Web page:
Limited Edition Series - What is It?
Unlimited reproductions and artist proofs are not accepted for ArtsPay exhibitions.
An artist can do whatever they like with their images. Some approaches are regarded as unethical. Large or additional series after the first series has been released have been a ‘value’ problem in the art world, and among unsuspecting purchasers.
An ethical approach is for the artist to decide in advance how many editions there will be in the series, to number and sign each so that purchasers/ exhibitors have that info in advance.
A variation on the size and the format for reproduction ( paper, resin, sheet metal) does not create a new edition series as all copies of the same original.
Anything above 25 copies, maybe pushing 50 for the famous, are not considered LE but “Open Reproduction” or posters.
The concept of LE in the strictest sense came from printmaking, which involved the artist’s hand on every copy before the original, the plate, was destroyed at the end of the run.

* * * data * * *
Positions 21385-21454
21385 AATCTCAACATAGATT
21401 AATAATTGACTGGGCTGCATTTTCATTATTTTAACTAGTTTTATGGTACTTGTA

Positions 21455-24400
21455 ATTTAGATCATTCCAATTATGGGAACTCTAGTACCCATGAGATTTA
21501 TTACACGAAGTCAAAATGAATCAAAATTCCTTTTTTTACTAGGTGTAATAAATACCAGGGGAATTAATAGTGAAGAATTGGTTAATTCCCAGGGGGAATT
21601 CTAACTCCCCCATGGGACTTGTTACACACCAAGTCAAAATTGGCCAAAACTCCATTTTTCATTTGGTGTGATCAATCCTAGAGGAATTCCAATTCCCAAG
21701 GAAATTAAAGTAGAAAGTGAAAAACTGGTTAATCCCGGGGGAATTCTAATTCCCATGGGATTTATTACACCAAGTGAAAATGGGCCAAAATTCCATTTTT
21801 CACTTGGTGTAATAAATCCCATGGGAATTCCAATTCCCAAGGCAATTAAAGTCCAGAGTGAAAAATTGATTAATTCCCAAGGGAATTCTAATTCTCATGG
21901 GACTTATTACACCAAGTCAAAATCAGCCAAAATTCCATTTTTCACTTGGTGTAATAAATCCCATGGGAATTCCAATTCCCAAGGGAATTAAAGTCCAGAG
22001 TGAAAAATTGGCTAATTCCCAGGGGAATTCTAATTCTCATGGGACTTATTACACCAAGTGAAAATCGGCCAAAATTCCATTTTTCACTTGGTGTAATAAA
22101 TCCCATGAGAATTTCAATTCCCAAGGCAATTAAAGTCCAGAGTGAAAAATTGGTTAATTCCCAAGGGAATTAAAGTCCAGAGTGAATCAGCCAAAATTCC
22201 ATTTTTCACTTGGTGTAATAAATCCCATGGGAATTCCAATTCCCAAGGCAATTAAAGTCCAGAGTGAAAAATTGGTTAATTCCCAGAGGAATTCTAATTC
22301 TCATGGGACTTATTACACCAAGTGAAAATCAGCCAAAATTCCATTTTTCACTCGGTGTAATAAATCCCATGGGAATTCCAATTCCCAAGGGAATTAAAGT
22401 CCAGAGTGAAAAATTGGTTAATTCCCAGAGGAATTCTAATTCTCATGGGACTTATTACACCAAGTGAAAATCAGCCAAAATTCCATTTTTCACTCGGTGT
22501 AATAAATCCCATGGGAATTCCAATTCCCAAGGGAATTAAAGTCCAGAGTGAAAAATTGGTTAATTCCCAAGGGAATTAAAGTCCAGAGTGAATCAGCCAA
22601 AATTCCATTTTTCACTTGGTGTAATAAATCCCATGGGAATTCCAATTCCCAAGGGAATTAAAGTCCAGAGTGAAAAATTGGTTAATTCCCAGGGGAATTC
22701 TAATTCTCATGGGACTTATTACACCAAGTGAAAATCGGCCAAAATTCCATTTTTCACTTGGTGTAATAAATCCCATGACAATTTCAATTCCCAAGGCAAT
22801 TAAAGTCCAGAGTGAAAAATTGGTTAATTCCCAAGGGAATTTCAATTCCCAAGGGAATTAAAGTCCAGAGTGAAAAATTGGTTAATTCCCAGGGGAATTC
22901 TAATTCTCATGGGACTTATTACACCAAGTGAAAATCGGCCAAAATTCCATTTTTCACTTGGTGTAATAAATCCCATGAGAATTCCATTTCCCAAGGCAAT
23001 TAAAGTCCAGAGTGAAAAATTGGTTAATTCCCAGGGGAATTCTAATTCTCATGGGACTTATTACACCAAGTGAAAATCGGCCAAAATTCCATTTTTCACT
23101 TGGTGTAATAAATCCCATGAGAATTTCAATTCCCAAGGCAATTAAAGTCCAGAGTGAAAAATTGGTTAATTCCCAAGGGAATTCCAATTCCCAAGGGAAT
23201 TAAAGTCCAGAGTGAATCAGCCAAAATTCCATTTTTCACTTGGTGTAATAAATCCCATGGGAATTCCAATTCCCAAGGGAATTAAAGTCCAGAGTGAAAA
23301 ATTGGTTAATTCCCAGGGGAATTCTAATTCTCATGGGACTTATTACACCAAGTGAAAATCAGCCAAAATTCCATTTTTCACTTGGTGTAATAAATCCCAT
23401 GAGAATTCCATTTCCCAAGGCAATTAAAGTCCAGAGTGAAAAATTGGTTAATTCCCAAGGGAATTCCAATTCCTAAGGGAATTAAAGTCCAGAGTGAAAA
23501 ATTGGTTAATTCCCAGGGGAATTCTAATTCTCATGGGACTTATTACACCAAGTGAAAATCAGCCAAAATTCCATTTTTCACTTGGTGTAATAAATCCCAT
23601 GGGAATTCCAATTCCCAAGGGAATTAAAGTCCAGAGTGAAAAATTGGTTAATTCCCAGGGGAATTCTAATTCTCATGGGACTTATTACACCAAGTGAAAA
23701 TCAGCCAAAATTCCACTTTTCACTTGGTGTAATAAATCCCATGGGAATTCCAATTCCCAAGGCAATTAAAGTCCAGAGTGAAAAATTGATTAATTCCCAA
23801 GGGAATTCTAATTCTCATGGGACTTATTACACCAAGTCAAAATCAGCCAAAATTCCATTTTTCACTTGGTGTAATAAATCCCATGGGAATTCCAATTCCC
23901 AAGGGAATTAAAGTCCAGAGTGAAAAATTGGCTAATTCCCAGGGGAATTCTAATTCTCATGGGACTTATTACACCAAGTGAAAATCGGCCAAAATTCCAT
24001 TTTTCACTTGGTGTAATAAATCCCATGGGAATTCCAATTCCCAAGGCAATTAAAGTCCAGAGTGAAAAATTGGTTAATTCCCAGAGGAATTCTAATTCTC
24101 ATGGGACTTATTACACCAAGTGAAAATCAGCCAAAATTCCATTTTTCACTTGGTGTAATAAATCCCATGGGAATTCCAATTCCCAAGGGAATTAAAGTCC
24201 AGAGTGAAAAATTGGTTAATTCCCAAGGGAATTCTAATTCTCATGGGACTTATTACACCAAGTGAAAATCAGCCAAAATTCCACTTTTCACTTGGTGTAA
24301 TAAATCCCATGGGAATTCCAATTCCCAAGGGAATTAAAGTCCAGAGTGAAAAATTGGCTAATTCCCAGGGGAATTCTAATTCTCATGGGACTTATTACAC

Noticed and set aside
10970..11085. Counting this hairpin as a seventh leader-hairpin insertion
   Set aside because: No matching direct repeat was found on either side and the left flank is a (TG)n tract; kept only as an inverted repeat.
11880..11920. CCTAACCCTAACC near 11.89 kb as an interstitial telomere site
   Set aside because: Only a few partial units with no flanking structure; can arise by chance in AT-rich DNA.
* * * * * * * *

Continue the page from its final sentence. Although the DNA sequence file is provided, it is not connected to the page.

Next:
For photographers their original was their negative; as above.
For a painter the original is the painting and beyond that, only copies or reproductions can be made. These can be numbered and signed, borrowing on the concept of LE. For example one artist who had 5 copies of her abstract painting printed on aluminum but there will be no more made – the 5 copies plus original with this information recorded on the back.
Limited edition works must be signed and numbered, preferably on the border of the work itself. The recorded sequence (i.e. 3/10) indicates the placement of the artwork in a series.
The Art Show / Exhibitor:
Sets specific rules for work to be included in an exhibition as suits the objectives.
Promoting local original artwork and providing public clarity around the value of original art are AP goals.
Open reproductions or large series may be appropriate for other exhibitions and sales but are not included in AP shows for this reason.
LE series are limited to ones with 25 copies in total, or less.
If copies are to be made of an original on display, the purchaser should be informed in advance.